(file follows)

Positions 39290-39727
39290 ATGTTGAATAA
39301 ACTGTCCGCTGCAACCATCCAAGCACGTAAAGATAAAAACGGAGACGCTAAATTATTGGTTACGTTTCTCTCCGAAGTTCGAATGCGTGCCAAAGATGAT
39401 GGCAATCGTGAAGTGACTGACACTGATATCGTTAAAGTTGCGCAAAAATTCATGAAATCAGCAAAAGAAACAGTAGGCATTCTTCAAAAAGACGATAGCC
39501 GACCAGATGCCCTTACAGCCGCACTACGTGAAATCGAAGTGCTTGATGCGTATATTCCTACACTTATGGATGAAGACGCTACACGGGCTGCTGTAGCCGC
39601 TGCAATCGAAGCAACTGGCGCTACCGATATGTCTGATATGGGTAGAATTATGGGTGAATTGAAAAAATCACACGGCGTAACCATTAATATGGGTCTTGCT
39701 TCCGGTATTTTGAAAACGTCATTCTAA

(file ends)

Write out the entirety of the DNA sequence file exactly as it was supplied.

Positions 39290-39727
39290 ATGTTGAATAA
39301 ACTGTCCGCTGCAACCATCCAAGCACGTAAAGATAAAAACGGAGACGCTAAATTATTGGTTACGTTTCTCTCCGAAGTTCGAATGCGTGCCAAAGATGAT
39401 GGCAATCGTGAAGTGACTGACACTGATATCGTTAAAGTTGCGCAAAAATTCATGAAATCAGCAAAAGAAACAGTAGGCATTCTTCAAAAAGACGATAGCC
39501 GACCAGATGCCCTTACAGCCGCACTACGTGAAATCGAAGTGCTTGATGCGTATATTCCTACACTTATGGATGAAGACGCTACACGGGCTGCTGTAGCCGC
39601 TGCAATCGAAGCAACTGGCGCTACCGATATGTCTGATATGGGTAGAATTATGGGTGAATTGAAAAAATCACACGGCGTAACCATTAATATGGGTCTTGCT
39701 TCCGGTATTTTGAAAACGTCATTCTAA